Some of the most critical uses of protective coatings involve service conditions that require the use of coatings as linings. They may be the same coatings that are used in atmospheric or underground service, but they are usually specially formulated for three specific purposes:
1) To protect the substrate (steel, aluminum, concrete, or other materials) from attack by the liquid being stored inside the tank or temporarily stored inside a containment structure
2) To protect the liquid being stored from contamination by the substrate
3) To restore structural integrity to an old tank, while meeting the requirements for protection of the substrate from corrosion and the liquid in storage from contamination
All coatings are permeable to some degree. The choice of coatings as tank linings requires a much greater knowledge of the properties of the liquid being stored and the ability of the coating to withstand permeation by that liquid than would typically be required for any coating being applied in atmospheric service.
Choosing a Tank or Containment Lining
Few project managers have an in-depth knowledge of the suitability of various tank linings when placed in immersion of aggressive, penetrating liquids. It is possible to review the product data sheets of several global scope and specialty scope manufacturers to get a general idea of which linings might work in a given situation. However, this approach is risky in that the product data sheets, of necessity, must be quite general in nature. There are three recommended alternatives that will provide choices with better chances of success in a given application:
1) Comparative side-by-side testing of candidate systems in a laboratory program that simulates, to the best extent possible, the service conditions expected in that particular tank. This takes time but can provide very good indications of a lining’s resistance to permeation by a particular liquid for a given period of time at a stated storage temperature.
2) If time does not allow for comparative laboratory testing, the candidate coating manufacturers can be requested to provide their chemical suitability tables for the products that are being considered for a particular tank. Although this normally is limited to specific testing for specific time frames such as 30 and 60 days, it often provides reliable guidelines about the performance characteristics of each product. In addition, these suitability tables normally include some very valuable precautions regarding immersion based on the pH, temperature, etc., of the chemicals. Some very valuable information is normally available about cleaning chemicals, procedures, and recovery times between different cargoes.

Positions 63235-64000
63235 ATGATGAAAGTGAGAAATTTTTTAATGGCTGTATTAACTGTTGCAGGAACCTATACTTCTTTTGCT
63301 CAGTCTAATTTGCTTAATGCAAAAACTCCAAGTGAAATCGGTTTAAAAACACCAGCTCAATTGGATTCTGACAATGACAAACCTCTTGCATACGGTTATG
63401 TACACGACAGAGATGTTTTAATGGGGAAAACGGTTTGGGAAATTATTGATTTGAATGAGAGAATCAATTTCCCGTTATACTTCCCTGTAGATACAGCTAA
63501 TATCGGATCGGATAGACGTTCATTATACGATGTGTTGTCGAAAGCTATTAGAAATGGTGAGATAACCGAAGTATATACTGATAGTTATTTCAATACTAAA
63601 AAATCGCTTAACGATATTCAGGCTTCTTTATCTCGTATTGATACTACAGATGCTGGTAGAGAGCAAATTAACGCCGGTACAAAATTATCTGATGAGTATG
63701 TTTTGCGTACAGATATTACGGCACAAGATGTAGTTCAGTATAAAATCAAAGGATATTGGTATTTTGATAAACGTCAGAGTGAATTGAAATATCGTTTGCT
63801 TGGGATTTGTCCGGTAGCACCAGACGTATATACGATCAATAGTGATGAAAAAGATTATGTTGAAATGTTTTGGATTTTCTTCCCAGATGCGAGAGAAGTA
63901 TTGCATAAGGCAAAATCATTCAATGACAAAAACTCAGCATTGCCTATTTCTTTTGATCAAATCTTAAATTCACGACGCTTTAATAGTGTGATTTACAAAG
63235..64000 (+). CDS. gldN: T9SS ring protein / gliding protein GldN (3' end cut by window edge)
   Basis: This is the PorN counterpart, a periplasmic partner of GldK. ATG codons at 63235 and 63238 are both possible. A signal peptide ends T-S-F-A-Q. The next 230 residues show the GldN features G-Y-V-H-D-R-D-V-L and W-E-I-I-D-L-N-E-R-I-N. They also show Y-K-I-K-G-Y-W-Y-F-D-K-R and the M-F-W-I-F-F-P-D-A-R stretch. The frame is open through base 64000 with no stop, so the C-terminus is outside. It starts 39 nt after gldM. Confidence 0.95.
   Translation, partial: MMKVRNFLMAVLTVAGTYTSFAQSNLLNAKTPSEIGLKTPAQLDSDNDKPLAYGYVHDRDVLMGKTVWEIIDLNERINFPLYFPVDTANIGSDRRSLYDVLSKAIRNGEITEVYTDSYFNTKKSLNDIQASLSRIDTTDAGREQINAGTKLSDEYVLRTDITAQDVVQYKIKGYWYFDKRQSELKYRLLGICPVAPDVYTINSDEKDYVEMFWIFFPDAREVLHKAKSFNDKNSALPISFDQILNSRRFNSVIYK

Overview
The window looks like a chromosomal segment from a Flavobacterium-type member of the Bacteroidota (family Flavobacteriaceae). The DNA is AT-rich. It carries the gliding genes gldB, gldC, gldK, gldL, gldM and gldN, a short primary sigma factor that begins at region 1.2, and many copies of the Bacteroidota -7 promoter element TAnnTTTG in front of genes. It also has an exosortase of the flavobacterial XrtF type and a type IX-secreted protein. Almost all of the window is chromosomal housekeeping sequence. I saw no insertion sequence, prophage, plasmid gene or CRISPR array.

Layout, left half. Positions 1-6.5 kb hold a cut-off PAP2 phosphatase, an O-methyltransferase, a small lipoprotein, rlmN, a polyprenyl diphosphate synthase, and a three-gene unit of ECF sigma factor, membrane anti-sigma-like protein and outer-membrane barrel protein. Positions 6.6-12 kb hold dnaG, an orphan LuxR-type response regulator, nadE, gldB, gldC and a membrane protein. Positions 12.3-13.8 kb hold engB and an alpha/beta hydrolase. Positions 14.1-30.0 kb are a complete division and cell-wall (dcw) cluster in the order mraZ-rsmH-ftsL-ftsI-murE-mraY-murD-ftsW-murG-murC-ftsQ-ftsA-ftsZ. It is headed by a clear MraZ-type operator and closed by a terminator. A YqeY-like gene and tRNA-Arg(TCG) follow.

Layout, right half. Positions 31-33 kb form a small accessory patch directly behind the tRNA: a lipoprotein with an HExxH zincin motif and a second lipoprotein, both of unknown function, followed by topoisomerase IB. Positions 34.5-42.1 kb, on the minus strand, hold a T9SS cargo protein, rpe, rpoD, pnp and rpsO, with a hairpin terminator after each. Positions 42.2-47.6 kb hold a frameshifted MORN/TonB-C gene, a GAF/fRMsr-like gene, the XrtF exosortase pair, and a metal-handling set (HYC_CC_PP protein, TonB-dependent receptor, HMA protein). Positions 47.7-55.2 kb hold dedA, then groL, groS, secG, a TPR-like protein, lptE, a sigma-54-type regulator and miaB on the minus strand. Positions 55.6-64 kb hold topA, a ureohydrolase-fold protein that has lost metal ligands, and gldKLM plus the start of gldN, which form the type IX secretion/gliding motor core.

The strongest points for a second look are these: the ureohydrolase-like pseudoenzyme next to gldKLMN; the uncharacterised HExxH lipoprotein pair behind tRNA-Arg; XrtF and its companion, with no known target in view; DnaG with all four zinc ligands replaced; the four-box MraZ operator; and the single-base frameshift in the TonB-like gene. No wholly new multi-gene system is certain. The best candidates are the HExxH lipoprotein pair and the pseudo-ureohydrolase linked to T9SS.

3) Review selected case histories of tank linings used in similar services. This can be very valuable as it provides longer-term results. However, when doing so, the project tank and containment linings manager must be careful to confirm that the service conditions are truly similar to the expected service conditions. He or she must also be careful to confirm that the product shown in the case history is still formulated the same as it was when that case history was conducted. Volatile organic compound requirements have caused changes in products to achieve higher volume solids that can, and have, drastically altered the chemical resistance of some products.
This article is adapted by MP Technical Editor Norm Moriber of Mears Group, Inc. from The Protective Coating User’s Handbook, Louis D. Vincent (Houston, TX: NACE International, 2010), pp. 147-148.